Some friends have seen our garden…the one with the tomato, eggplant, and pepper plants…the one with the basil, rosemary, lavender…and the sunflowers. I take pictures and show them online. I love to garden, and I love harvest time. But some would have a hard time believing those pictures and that garden are one and the same.

I wonder sometimes if they think I’m embellishing the truth—that maybe the pictures are from another season. But, no… You see, the pictures I post are close-ups. Every plant gets its close-up shot, sometimes several, especially the sunflowers.

You can’t see the weeds that grow abundantly right now, that I don’t have time to get rid of. You can’t see the chain-link fence that they grow next to, nor the small space they inhabit. But when you get up close, you see the magnitude of their beauty.

The same is true of God. He’s right there in the midst of our weeds, next to our chain-link fences that keep some people out of our lives and keep unhealthy ones in, right there in our closed spaces where we sometimes feel we can’t escape or even breathe well…or closed-in spaces that make us feel safe but offer no room for growth…

But right there, there is God, up close and personal if we really look for Him… And, as Scripture says, if we go after Him with our whole being, He will let Himself be found by us.

Jesus is just like that sunflower that turns its face up toward Heaven, then bends toward us, leaving resurrection seeds… Such grace, such beauty, such power for all of us who would want Him beside us in this garden of life…

Dining Rooms & Garden Treasures


Last May, while out in the garden planting more sunflower seeds, I was talking to God about my mom. She was in her fifth month of defying the doctors’ prediction of having only weeks to months to live — at the most, six months, they said.

I knew they were wrong. After she had broken a hip, I heard God tell me that she would live and not die, that it wasn’t her time to go Home yet, which was different from my dad, who went Home after battling lung cancer when I was a young teen.

With my mom, I witnessed a miracle. She had been in intense pain, but as soon as a Catholic Charismatic deacon prayed over her in Jesus’ Name, the pain left immediately and her back straightened. Nurses ran around telling everyone it was a miracle, and the doctor at the rehab facility wanted to know if she hid pain. To this day, Mom has not needed to take a pain pill after leaving that place.

Back to the garden. While planting a seed, I looked back at her house, the house I came home to as a newborn.

“Lord, I had always wanted to build Mom a dining room.” It’s always been one of my regrets, but finances never allowed for it.

My mom grew up very poor. Her parents were sharecroppers, and the house they lived in with Mom’s brother and sisters would be classified as a shack to most people. Their little house had dirt floors and the windows had no glass or screens, just wooden slabs to pull down over them.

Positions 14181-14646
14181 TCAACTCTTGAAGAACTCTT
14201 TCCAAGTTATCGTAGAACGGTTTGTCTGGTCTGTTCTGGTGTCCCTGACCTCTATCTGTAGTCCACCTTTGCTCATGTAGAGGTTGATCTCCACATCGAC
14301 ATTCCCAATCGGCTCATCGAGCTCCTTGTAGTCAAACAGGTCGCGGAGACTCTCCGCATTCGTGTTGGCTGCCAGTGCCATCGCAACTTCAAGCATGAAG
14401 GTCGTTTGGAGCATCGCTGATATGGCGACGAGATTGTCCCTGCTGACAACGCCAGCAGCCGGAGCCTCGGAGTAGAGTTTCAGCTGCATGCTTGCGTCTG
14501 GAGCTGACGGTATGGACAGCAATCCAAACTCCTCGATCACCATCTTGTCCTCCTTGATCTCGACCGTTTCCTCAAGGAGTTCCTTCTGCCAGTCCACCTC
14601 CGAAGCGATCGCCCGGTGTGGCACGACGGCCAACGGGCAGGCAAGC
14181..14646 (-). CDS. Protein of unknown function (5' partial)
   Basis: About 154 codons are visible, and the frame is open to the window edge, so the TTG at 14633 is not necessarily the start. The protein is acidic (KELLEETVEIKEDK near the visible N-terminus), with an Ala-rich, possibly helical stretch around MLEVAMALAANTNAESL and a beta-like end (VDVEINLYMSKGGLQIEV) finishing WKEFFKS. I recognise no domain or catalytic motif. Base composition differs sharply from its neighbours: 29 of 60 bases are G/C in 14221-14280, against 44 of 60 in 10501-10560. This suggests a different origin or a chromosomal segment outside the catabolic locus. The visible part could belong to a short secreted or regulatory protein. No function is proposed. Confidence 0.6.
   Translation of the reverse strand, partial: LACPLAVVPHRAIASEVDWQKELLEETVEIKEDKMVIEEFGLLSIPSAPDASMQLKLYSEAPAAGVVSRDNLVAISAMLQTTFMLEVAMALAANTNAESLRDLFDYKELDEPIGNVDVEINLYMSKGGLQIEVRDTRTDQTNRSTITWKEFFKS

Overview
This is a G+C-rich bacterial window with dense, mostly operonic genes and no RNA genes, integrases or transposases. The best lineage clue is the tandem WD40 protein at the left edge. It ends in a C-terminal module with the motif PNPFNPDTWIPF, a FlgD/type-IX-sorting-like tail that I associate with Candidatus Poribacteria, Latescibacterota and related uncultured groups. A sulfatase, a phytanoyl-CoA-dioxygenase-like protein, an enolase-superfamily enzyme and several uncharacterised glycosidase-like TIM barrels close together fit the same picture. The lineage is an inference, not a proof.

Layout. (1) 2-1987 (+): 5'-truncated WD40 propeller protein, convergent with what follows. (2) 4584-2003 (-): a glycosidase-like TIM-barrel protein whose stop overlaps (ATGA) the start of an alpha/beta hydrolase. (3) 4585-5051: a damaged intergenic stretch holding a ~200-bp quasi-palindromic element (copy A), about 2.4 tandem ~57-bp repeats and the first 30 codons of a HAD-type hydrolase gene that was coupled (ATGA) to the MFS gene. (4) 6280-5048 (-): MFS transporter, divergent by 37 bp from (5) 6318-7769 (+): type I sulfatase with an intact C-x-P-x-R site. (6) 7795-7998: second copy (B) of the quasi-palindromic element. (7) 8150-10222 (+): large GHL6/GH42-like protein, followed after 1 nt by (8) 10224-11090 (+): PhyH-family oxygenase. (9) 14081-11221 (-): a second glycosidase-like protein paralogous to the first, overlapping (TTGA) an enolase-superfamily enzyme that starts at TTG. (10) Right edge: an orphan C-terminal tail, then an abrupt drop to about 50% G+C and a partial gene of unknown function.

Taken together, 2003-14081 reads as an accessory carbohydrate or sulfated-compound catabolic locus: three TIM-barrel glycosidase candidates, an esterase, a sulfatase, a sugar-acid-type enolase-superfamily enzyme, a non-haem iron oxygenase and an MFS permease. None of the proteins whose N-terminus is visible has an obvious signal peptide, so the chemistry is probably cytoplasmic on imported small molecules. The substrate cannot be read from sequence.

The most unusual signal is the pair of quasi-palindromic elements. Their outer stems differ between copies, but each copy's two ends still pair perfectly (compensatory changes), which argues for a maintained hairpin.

And the one thing she’d always wanted was a dining room. She never had a formal dining room. Even this old house now only has a space in the kitchen for meals.

One of the only times I saw my mom shed a tear was when we were driving around town several years ago, and she pointed out a neighborhood she liked, and told me that she and my dad were going to purchase a house there, one that had a dining room, but he had gotten transferred to Germany instead. And so they rented this house and came back to it later.

Back to the garden again. After I talked to God about it all, I felt His Presence so strongly and sweetly. I felt He was right there beside me. I then broke up new earth along the fence, but my shovel hit something. When I bent down to get rid of the “rock,” I instead pulled out a spoon. It was a piece from my mom’s set of tableware. For a while, I just stared at it. It just seemed so odd.

Many years ago, the fence had beautiful wild white roses growing over it. My dad had planted them, but later years, my mom had dug them up because of too much maintenance. Maybe the spoon somehow ended up there during a lunch break while planting, or after one of our summer backyard picnics.

As I dug again, the shovel hit something else: half of my dad’s old Diners Club card. And then I found some old siding from when the house was first built.

And then I ran inside and cried a little bit. Because although I didn’t hear an audible voice, what I heard in my spirit was this: “Your mom may not have had a dining room here on Earth, but don’t worry. In Heaven, she’ll have the most beautiful dining room with a feast that never ends. And not only will I be there waiting for her, so will your dad.”

It was truly a magical moment in so many ways. A healing moment. A reassuring moment. Alone in the garden, but not alone at all. Jesus was with me. Jesus is with us — with all of us who want Him. And that makes all the difference.

One year and one month later, I still have that spoon and diners club card, and still with the dirt on them, in a clear plastic bag. It’s reminder of God’s goodness.

And Mom is still here with us. We went outside today and I pointed out the three cucumbers growing, and the peppers and eggplant, and all the new little sunflowers growing along the fence – that will, by the end of summer, be about eight feet tall.

If someone ever tells you there’s no hope, don’t believe them. There is always hope. And if the answer doesn’t go the way you want, like with my dad, just know there’s a reason, and one day, if you keep trusting Him, and keep building your faith in Him, He’ll make it all work together for good somehow.  He always has the last word, and He always will.

P.S. — I hope you find your own kind of spoon, Diners Club card, and tile someday too…